I can assure you that if you listed out every insurance agent you’ve hired and compared their individual performances, or if you were to put together a spreadsheet with all producers in your independent distribution channel, sorting your list based on production, the fact that there are differences would become crystal clear.  

The cream always rises to the top. 

Some time ago, Italian engineer and economist Vilfredo Pareto discovered that 80% of the production from land in Italy came from only 20% of land producers. Hence, the Pareto Principle, which you may know as the 80/20 Rule, came about.

As it turns out, Pareto pointed out that the 80/20 Rule holds for many kinds of distributions.

In short, the Pareto Principle predicts that 80% of the consequences come from 20% of causes.

Discovering that key 20%

By taking the time to self-assess and establish where you have been and what has driven your success to this point, you can uncover a great strategic path in pursuit of greater or more consistent success.

By comparing and contrasting the average agent (in your own distribution) against the top talent, you may encounter discrepancies that can turn into powerful insights.

It all begins by establishing a benchmark or an average set of attributes for the median or average agent in your list of agents. Study or analyze every demographic, geographic, and psychographic point available to you that can help you describe the “typical agent” in your list.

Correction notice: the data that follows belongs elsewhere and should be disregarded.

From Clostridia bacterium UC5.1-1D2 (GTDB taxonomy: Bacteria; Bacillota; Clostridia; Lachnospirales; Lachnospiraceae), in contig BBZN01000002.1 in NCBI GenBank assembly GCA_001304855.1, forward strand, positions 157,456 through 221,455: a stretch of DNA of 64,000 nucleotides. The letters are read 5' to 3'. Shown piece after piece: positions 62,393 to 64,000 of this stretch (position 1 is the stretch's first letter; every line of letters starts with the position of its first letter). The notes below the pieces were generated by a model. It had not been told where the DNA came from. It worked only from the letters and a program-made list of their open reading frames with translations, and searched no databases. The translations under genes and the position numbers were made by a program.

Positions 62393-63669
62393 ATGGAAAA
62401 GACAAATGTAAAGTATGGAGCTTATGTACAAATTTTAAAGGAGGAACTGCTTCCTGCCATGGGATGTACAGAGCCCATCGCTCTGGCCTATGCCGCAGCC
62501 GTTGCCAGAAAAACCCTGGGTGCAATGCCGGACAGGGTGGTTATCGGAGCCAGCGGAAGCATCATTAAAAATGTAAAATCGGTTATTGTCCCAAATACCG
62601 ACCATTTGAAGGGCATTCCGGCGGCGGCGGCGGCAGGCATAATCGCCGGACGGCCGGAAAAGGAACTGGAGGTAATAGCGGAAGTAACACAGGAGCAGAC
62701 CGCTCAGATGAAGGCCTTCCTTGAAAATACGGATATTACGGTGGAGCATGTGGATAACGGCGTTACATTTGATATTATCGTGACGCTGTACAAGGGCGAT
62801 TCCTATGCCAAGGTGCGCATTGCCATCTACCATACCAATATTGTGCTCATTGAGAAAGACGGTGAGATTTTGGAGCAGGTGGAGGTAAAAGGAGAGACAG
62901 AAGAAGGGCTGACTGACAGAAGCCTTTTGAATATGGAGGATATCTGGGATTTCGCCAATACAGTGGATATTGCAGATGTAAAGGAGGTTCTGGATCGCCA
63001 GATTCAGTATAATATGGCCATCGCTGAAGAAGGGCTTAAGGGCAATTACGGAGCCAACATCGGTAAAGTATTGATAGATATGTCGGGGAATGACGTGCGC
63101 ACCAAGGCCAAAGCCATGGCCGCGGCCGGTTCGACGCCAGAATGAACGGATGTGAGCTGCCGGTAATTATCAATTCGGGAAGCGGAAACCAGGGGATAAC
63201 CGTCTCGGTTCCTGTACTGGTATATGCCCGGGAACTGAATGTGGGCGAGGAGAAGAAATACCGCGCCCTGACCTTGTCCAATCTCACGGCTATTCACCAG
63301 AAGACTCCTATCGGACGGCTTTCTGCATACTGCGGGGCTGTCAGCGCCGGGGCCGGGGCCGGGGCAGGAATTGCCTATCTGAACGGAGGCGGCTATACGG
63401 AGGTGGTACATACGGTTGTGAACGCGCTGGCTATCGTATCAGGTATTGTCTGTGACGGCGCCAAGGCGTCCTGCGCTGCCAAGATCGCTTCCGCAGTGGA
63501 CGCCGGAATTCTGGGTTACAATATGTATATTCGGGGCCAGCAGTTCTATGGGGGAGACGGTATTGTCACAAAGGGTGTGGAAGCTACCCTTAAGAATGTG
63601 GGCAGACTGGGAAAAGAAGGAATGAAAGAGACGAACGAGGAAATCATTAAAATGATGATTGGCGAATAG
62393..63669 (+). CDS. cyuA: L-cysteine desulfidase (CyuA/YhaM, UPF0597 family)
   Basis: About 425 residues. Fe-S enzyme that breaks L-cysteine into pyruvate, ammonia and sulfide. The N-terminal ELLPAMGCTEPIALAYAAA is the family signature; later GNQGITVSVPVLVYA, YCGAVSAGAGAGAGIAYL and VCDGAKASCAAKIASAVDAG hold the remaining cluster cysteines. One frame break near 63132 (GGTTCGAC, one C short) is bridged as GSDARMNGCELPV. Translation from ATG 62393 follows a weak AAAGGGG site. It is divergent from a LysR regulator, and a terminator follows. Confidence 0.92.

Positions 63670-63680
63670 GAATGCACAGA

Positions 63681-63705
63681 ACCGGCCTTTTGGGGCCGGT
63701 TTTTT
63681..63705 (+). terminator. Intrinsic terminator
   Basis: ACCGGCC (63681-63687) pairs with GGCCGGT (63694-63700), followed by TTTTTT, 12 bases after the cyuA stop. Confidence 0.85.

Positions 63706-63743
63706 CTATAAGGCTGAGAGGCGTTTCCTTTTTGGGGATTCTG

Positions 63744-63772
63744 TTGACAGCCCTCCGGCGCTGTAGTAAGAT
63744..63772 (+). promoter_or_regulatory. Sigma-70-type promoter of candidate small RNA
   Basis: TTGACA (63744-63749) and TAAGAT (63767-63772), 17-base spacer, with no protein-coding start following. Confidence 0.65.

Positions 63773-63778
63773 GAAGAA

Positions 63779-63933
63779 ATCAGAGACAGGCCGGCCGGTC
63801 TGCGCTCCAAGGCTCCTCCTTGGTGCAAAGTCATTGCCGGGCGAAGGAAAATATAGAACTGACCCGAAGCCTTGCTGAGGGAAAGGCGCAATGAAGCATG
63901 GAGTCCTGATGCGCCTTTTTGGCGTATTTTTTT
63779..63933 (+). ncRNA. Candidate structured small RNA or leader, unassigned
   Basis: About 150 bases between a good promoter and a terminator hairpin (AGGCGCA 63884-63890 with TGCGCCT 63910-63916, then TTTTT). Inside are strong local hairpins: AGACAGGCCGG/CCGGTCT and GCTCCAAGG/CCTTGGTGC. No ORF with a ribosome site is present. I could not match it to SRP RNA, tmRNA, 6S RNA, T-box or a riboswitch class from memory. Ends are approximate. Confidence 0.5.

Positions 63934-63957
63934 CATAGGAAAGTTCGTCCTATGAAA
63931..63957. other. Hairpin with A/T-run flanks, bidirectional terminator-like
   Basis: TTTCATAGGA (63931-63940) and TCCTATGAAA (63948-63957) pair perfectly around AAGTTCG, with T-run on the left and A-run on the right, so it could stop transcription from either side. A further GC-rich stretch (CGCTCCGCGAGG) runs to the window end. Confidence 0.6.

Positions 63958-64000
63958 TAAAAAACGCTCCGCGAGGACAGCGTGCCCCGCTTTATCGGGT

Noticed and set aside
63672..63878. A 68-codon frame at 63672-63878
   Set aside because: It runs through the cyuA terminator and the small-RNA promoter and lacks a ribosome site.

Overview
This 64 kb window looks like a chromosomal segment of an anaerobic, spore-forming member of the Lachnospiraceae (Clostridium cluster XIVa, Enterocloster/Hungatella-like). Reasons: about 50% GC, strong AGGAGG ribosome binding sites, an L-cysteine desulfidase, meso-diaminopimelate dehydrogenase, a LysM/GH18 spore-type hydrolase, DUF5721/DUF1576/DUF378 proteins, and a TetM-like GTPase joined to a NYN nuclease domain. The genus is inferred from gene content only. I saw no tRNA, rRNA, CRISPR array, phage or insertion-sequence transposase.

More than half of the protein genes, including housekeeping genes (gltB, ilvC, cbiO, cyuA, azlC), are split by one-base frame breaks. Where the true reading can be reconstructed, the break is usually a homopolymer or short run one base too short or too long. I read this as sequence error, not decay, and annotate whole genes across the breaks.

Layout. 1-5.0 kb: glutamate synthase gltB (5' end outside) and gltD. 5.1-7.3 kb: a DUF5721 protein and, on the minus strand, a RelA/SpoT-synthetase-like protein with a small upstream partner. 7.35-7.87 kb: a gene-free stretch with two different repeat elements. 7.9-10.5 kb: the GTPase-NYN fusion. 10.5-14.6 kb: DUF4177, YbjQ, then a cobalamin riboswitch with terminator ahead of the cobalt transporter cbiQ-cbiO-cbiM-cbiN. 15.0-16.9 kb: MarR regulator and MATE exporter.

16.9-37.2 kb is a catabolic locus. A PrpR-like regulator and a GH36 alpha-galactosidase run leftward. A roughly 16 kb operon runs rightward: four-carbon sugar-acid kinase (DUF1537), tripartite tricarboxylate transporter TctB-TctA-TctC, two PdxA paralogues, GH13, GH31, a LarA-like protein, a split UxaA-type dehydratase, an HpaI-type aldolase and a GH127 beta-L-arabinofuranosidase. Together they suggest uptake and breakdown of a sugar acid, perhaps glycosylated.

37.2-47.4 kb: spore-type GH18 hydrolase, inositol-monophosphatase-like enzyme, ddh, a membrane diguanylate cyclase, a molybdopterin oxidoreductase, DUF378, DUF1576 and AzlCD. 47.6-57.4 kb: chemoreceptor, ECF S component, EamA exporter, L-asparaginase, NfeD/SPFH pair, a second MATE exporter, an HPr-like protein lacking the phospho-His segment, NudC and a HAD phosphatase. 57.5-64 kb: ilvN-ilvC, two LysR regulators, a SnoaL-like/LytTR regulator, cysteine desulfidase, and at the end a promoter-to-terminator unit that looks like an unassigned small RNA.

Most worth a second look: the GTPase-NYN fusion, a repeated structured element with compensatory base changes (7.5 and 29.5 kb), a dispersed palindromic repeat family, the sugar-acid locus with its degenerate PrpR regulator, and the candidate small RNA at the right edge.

Once you do so, study the differences with your upper 20% of producers.

If you are an insurance-based Broker Dealer that hires career agents, you might discover that the top 20% of your producers seem to all have brought a particular kind of education that differs from your average insurance agent. I am of course over-simplifying my example, but I think you see what I mean.

Or let’s say that you are an insurance agency that recruits agents you have personally coached and managed. Perhaps you may discover that your upper 20% all had a particular carrier appointment, when you first recruited, that seems to translate to great experience in your market.

If you’re an Insurance Marketing Organization (IMO) recruiting senior market insurance producers, you may find that your upper 20% are different than your average producer in that these producers had a bigger focus on writing Med Supps than Medicare Advantage, even though they were writing both products, etc.

Nobody can quite predict the big findings. What is important is to look at the data.

Thinking harder first, working easier later

Although all of this critical thinking could sound like a lot of work, depending on how large your agent list is, actually investing time in such a task may unlock invaluable insight, hiding in “plain sight,” that can fuel great and strategic innovation in your company. 

Identifying the key 20% of causes bringing about the 80% of your results can help you raise efficiencies, cut costs, and refocus your efforts and resources in those things that, Pareto predicts, will give you better bang for your buck.

It’s not just follow-up, it’s interactions

Just a few days ago, I had the pleasure to meet Lee, the co-founder of one of the largest IMOs in the US.